Travels in Geology: Stonehammer Geopark: A billion years of stories

The Bay of Fundy's high tides have eroded these Triassic rocks into "flower pots."

Credit: 

New Brunswick Museum

The high tides of the Bay of Fundy have carved sea caves into the Triassic cliffs in St. Martins.

Credit: 

New Brunswick Museum

The Precambrian stromatolite Archaeozoon acadiense.

Credit: 

New Brunswick Museum

Stonehammer Geopark lies along the rugged Bay of Fundy on Canada’s southeast coast. Centered on Canada’s oldest incorporated city, Saint John, New Brunswick, it is the first North American member of the Global Geoparks Network, 77 parks established over the past decade with the assistance of UNESCO. Geoparks strive to connect people with the landscape, highlighting the intersection of society and geology. They also encourage sustainable economic development, usually through geotourism. The result is a fun travel destination where geology is experienced in many ways.

Stonehammer was chosen as a geopark because of its extensive geological history and the region’s long tradition of inspiring geoscience research. Some of the first geological investigations in Canada occurred here. In fact, the park’s name honors this legacy. In 1857, a group of pioneering geologists formed the Steinhammer Club — steinhammer is German for stone hammer — to explore Saint John’s natural history. The complex geology of the city meant long-distance travel was not necessary for exploration. Within a short walk of their homes, these explorers could see Precambrian, Cambrian, Ordovician, Devonian, Mississippian, Pennsylvanian and Triassic outcrops overlain by late glacial marine and glacial sediments.

Just outside the city, sites with Silurian, Permian and Jurassic geology could be added to the list. Together these outcrops record more than 1 billion years of geologic activity — the opening and closing of oceans, the collision of landmasses, the emergence of complex life on Earth, and the advance and retreat of ice sheets. Today, visitors to the 2,500-square-kilometer Stonehammer Geopark can discover what drew — and continues to draw — so many amateur and professional geologists to the area.

The park’s key tourist attraction is also one of its youngest, geologically speaking. The Reversing Rapids (once known as the Reversing Falls) is named for the phenomenon that causes the Saint John River to reverse its course when the rising tides of the Bay of Fundy — the highest tides in the world, reaching 8 meters in Saint John — flood the estuary, pushing the river backward over a ridge of Precambrian marble.

The origin of these rapids dates to the last glacial maximum 20,000 years ago, when glaciers covered the area. Before the last glaciation, the Saint John River flowed to the sea through what is now Irving Nature Park, about five kilometers southwest of the rapids. As the glaciers retreated, moraines dammed the outlet of the pre-glacial river, causing the river to change course. By 15,000 years ago, the river found a new exit to the sea, flowing over the rock ridges at Reversing Rapids and carving out a gorge. The phenomenon of the Reversing Rapids began 3,000 years ago when the tides grew larger due to post-glacial sea-level rise and subsidence, allowing the river to overtop the Precambrian ridge.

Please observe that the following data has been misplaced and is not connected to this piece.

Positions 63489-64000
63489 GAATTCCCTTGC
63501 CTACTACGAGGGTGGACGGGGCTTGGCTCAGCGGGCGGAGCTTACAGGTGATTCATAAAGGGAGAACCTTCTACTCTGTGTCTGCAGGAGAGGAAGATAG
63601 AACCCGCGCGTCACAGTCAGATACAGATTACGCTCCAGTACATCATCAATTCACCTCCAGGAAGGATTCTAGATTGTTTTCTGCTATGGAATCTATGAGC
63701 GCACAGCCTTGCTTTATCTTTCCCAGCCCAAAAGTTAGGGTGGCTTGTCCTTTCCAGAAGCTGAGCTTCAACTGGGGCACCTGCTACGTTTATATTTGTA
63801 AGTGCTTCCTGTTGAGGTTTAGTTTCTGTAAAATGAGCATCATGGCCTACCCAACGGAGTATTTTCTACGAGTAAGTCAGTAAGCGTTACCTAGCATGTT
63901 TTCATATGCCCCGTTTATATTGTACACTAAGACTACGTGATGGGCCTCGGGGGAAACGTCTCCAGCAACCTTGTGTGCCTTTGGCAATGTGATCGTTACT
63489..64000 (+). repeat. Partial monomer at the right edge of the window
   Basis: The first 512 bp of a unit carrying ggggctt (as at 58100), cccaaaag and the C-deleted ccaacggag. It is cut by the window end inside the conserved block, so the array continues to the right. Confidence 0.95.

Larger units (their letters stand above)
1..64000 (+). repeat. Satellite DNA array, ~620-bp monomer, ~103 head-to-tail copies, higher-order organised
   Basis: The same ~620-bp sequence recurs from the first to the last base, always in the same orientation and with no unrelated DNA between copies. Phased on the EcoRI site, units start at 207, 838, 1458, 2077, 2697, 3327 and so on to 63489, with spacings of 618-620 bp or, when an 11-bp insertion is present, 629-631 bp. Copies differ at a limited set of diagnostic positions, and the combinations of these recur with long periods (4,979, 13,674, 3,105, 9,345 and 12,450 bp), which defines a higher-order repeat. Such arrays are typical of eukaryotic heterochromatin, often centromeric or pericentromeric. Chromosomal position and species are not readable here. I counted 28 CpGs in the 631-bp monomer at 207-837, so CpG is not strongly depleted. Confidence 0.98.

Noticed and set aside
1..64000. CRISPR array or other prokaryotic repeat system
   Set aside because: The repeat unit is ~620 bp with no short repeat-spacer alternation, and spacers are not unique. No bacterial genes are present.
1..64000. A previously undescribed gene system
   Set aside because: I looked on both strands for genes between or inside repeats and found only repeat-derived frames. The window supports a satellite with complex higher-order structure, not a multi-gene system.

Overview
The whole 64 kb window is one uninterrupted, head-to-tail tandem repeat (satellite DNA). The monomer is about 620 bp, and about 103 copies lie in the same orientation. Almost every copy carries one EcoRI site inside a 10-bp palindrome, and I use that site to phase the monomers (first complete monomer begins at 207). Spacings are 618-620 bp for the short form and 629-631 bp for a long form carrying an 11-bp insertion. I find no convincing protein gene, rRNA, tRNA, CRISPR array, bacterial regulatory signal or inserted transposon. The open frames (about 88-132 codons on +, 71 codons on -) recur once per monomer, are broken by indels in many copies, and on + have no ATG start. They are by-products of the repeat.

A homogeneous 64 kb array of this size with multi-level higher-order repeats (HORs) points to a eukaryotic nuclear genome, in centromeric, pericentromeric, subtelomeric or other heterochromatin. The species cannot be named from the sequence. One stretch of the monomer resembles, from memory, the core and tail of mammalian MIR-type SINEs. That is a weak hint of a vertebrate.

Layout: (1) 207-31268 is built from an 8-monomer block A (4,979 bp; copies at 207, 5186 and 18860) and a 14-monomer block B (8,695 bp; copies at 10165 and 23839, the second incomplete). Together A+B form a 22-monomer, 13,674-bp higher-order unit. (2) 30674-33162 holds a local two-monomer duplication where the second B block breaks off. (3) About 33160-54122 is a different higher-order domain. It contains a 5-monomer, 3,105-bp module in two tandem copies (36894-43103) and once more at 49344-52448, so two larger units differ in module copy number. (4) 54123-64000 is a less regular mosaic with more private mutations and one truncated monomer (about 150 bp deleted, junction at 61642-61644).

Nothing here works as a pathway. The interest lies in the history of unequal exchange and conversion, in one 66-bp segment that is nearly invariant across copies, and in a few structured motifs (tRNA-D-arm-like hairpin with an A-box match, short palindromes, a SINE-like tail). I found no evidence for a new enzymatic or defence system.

The Reversing Rapids’ most famous geotourist was Charles Lyell. He visited the site in September 1852, after he discovered some of the world’s earliest reptile fossils in tree trunks at Joggins, Nova Scotia. In a letter to his father-in-law, Lyell described the rush of the tidal current in and out of the narrow gorge, formed from metamorphic rocks and vertical beds of shale. Today you can stand in Lyell’s footsteps and see the same view at the lookout on the 4.5-kilometer Harbour Passage Trail. Alternatively, you can sail on a tour boat through the gorge. Those who are more adventurous can ride on the Reversing Falls Jet Boat and pound over the impressive standing waves created by the tidal rush. For an even closer view, a zip line offers the chance to dangle over the rocks at Fallsview Park located on the north side of the Reversing Rapids Bridge that spans the Saint John River.

The Reversing Rapids is the most famous phenomenon left by the Pleistocene glaciers, but visitors to Stonehammer can also see other ways in which the ice sheets left their mark. In Irving Nature Park, the remains of a tidewater glacier complex can be seen where the glacier met the sea. You can also walk on the remains of a moraine — now the beach that connects the mainland to Taylors Island. Along the way, you can see fossils of clams, sea urchins and brittlestars eroding out of the coastal red clay cliffs that rise 9 to 15 meters. These cliffs were once the sea bottom when relative sea level was higher 14,000 to 12,000 years ago.